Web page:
While most annotation software only makes annotations readable by users of the software, Alexa collects all the reviews of a given domain and makes them available on one page with a predictable and bookmarkable URI format — http://reviews.alexa.com/review?type=3&url=www.example.com:80/ is the review page for the non-existant example.com. (Once you get to this page, you can add a review without installing Alexa). Figure out the URI for your domain's review page and bookmark it (and/or the related Data Page — its URI is http://widener.alexa.com/cgi-bin/onepage.cgi?cli=10&url=www.example.com:80/) for future reference. If you want to encourage people to review your site, go ahead and add provide your readers with a direct link to the Review Page.
Perhaps even more important is the fact that Alexa uses the the InterNIC database to display your phone number and mailing address to users visiting any page in your domain. I'll discuss that in the the Directories section below.
Know that form you had to fill out to register a domain name? It's more-or-less public information (available at your registrar's website), free for anyone to use and republish in other formats. While you can't take your information out of the original database, some of the "republishers" do allow you to change/limit what they reveal. So, if you're uncomfortable with your address and phone number being too accessible, go see if you're listed (as mentioned above) in Alexa.
Alexa, as mentioned previously, will display your address (with driving directions!) and phone number to its users. On the other hand, it ignores the e-mail addresses listed at InterNIC and suggests email@example.com as the contact address for a domain. If any of that bothers you (I didn't like the "webmaster@www" part myself), you can correct the entry using the Alexa Site Information Editor.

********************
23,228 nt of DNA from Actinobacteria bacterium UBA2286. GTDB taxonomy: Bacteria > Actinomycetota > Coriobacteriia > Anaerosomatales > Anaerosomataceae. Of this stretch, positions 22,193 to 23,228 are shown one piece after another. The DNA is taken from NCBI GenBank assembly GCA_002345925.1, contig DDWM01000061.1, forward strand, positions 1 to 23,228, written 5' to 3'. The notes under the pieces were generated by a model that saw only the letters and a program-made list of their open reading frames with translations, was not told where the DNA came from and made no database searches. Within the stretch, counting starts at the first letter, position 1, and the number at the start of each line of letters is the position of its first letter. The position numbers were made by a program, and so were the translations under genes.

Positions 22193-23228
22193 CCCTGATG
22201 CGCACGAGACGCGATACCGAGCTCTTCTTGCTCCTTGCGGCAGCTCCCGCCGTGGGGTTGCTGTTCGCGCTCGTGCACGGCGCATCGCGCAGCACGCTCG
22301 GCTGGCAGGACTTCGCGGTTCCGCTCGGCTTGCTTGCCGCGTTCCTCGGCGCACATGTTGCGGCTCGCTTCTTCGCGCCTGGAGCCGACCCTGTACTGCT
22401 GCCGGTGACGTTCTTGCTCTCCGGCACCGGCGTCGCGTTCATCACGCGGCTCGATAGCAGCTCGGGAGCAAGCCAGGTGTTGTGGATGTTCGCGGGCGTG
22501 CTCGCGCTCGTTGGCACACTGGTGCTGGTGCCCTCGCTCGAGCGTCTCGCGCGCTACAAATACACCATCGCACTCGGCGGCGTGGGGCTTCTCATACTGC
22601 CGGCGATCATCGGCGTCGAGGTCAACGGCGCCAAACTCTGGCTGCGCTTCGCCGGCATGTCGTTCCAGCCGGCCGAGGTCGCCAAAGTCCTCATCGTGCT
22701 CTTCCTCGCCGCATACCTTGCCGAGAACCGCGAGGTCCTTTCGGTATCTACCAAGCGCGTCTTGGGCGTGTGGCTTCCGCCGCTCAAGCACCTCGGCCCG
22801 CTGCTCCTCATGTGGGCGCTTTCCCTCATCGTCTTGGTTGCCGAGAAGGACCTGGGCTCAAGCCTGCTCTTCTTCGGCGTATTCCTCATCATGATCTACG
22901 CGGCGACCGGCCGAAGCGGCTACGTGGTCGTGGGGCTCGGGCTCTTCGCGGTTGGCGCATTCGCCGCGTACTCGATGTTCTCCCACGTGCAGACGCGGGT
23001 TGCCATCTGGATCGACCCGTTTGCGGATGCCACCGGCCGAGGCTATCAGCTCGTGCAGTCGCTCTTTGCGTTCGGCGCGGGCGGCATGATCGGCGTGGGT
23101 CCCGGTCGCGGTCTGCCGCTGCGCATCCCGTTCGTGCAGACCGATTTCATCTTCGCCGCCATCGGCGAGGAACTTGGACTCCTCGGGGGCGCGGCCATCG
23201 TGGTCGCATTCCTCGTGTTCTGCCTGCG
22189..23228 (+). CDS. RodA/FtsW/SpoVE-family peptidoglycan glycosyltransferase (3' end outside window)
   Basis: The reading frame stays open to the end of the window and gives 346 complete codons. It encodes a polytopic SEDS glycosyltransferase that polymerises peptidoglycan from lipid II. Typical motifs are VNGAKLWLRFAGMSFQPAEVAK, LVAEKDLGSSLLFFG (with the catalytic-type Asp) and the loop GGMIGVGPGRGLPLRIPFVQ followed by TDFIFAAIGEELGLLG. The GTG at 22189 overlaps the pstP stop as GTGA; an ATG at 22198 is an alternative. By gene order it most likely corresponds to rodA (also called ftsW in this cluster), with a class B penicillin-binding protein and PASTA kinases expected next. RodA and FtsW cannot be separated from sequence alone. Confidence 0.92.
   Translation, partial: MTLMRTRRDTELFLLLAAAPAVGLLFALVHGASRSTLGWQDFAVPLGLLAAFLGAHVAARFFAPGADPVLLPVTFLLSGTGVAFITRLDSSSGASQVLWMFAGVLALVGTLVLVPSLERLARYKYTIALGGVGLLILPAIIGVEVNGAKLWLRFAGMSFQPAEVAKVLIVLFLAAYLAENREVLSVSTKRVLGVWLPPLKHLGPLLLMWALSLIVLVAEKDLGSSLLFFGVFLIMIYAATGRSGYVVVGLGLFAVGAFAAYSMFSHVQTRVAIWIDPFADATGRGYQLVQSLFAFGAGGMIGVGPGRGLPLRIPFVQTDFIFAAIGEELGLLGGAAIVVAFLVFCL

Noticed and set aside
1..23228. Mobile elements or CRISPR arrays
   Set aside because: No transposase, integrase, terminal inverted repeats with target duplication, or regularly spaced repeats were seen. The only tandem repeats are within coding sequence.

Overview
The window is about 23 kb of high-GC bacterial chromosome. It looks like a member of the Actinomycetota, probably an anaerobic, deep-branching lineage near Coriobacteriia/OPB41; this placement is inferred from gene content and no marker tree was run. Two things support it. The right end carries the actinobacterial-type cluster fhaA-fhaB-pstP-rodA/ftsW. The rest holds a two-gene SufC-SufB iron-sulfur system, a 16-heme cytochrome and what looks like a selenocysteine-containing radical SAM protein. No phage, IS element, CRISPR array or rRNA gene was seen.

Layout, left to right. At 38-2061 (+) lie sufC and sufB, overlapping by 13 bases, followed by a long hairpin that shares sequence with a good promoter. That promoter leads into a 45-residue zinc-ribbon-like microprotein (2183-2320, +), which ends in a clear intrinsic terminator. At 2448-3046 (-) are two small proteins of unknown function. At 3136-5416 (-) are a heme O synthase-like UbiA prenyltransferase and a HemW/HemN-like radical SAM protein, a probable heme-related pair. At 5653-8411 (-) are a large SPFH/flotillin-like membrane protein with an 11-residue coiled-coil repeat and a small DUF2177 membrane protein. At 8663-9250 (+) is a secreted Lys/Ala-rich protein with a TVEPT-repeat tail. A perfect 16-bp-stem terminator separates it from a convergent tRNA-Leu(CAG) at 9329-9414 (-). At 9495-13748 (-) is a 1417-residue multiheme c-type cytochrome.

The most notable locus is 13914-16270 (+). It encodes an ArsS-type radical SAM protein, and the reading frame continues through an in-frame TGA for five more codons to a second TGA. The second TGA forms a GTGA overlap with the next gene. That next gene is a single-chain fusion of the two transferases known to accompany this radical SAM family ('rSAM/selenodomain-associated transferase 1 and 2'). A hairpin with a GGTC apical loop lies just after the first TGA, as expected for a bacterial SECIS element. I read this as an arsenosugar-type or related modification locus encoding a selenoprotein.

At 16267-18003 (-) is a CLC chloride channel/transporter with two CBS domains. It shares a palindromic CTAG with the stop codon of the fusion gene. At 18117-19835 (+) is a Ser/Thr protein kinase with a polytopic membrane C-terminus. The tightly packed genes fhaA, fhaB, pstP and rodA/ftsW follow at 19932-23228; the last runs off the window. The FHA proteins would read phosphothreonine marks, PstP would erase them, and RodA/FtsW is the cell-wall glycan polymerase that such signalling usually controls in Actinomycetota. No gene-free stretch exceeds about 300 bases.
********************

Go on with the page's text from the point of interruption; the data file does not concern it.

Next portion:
Do keep in mind, changing the republished information only hides you from websurfers who don't know about whois(1). At best, you're hiding yourself from AOL users you probably would have ignored anyway.
Did you know there are search engines that only accept submissions for domain-level pages? I'm suspicious of their utility myself, but if you think they're a good idea, go submit your domain to Clickey, FAST Search, Surfgopher, and SelectedLink.
After you've helped yourself, help contribute to human knowledge by looking up your domain in the Netcraft Web Server Survey. That will make sure you're included in future surveys, making a useful statistic a little more accurate and guaranteeing your site at least one hit a month.